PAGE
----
From above, the light brought out the shimmering green in Pevan's plumage, rippling back and forth along her wings with every minor shift. Atla glowed, those of his feathers that actually were golden blazing bright enough to be painful to look at. The lad shook himself, and for a moment the highlights off his feathers dazzled Chag.

  By the time he'd finished blinking, he was almost on top of Pevan. He wrenched himself sideways, into an ungainly spiral. Pevan's wild laughter pursued him as he dropped past her, fighting his wings back into something resembling flying order.

  He began to level out, but a black-green streak whirled past, wind from her passage buffeting him, destabilising him. He had to give up, give in to the dive again. Atla, somewhere above, yelped in surprise, but there was nothing Chag could do about whatever troubled him. Below, Pevan showed no sign of slowing.

  Shivers coursing through him, he gave grim chase. There were few advantages to his poor, ratty plumage, but the constant leakage of air through his feathers did give him the edge in speed. Pevan sacrificed some speed, too, throwing herself into a wild roll for, as far as Chag could tell, the sheer hell of it.

  The gap closed while the black hexagon of the Court swelled ahead - easier to think of it as 'ahead' than 'below'. Pevan rolled again, giving Chag a glimpse of her face, wide-eyed and gape-mouthed. By the time she'd straightened out, back into the dive, he was alongside, looking past his shoulder at her, squinting one-eyed against the wind. She grinned at him, one eyebrow quirking in challenge.

  He shook his head, scowling, but she stuck out her tongue and stretched herself out further, beginning to edge ahead again. Chag swore, the sound barely travelling fast enough to outrun them, but the only answer he got from Pevan was a laugh.

  Atla's incandescent frame dropped past, wings folded all the way flat, almost wrapped around his body. The boy caught himself, violently, against the air just below them, and almost as quickly was lifted back out of view. There was another peal of laughter from Pevan - she sounded more like a bird of prey every time she opened her mouth - and she too unfurled her wings. The sky snatched her away like a yo-yo at the end of its string.

  Chag cursed again and opened his wings. Fire burst along the tendons in his shoulders, a hot line of pain along his collarbones that left him gasping. It took long enough to stabilise his flight that his gut began to turn cartwheels. He looked around to find Pevan and Atla looping under and over each other as they dived in the opposite direction. The air, or at least the expectation of it, stung his cheeks.

  Heeling over, he chased them downwards, biting back grumbles. At least they'd levelled out to muck around this time. He could take a shallower dive and still catch them. That freed him of the icy terror of head-first falling.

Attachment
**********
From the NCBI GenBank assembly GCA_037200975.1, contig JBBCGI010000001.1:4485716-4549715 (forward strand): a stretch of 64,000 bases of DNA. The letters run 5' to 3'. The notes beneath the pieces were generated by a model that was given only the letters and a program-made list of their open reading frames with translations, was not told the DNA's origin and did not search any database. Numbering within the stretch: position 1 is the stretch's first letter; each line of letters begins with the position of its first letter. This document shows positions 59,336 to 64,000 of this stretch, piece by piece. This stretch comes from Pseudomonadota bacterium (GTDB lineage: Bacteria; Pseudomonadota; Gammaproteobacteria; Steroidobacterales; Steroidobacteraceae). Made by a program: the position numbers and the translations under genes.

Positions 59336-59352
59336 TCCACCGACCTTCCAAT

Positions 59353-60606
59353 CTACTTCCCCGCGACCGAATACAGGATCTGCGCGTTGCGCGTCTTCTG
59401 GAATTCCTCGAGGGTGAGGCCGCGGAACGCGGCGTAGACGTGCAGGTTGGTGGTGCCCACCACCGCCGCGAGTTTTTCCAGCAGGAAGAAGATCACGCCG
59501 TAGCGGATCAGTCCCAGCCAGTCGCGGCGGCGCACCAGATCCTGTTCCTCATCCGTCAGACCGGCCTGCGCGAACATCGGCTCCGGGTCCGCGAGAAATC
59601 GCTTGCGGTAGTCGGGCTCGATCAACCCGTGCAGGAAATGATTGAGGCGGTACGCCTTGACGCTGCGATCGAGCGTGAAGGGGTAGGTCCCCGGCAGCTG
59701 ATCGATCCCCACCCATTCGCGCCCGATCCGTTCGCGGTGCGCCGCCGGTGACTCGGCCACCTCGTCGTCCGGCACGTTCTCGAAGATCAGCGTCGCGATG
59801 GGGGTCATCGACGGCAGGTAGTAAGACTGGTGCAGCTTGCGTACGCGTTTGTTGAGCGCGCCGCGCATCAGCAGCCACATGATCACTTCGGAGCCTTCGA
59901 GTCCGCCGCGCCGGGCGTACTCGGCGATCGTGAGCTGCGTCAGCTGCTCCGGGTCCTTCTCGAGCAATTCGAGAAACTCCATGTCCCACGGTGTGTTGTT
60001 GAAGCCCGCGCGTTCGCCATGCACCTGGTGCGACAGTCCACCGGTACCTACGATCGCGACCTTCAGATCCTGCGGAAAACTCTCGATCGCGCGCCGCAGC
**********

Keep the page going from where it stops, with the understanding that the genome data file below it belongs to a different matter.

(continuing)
He gained easily, nursing the sullen weight of his own scowl, but he couldn't hang onto his displeasure long enough. After all, now that Atla wasn't getting left behind, what was there really to be angry about? It wasn't like he was anxious to get to the Court and its waiting confrontations. Was he just letting Pevan's easy camaraderie with the boy get under his skin? She couldn't really see anything in the green little snip, could s
he?

  As he checked his approach, Pevan beat her wings a few times and rose clear of Atla's gyrations. The lad took a while to notice, while Pevan craned her neck to look back at Chag. Even at thirty feet or more, he could read trouble in her expression. It was her smirk, the one that, over the month since they'd met, had always promised a challenge to his better judgement. His pulse started to race.

  She rolled over in the air, and her wings turned back into arms.

  Chag's reflexes took over, throwing him into a fresh steep dive as Pevan started to drop away. For a moment, as his every sensation was replaced by ice, Chag thought she'd been attacked or lost concentration, but her face was calm. Was she testing him? Below her, the Court was beginning to look like the castle he was familiar with rather than a distant abstract shape.

  The one absolute rule when flying was that you couldn't get your wings back if you lost them mid-air. Inevitable panic at the fall made it impossible to summon the concentration. Pevan had to have assumed he'd catch her, but she was taking a big risk.

  Still, what could he do? He could resent her playing games with him, but it wouldn't change the fact that she was right. That same smirk that anticipated his aid also commanded his obedience. He threw himself forward, wings folded tight, hair snapping and flapping
1 2 3 4 5

Turn Navi Off
Turn Navi On
Scroll Up
Scroll
Add comment

Add comment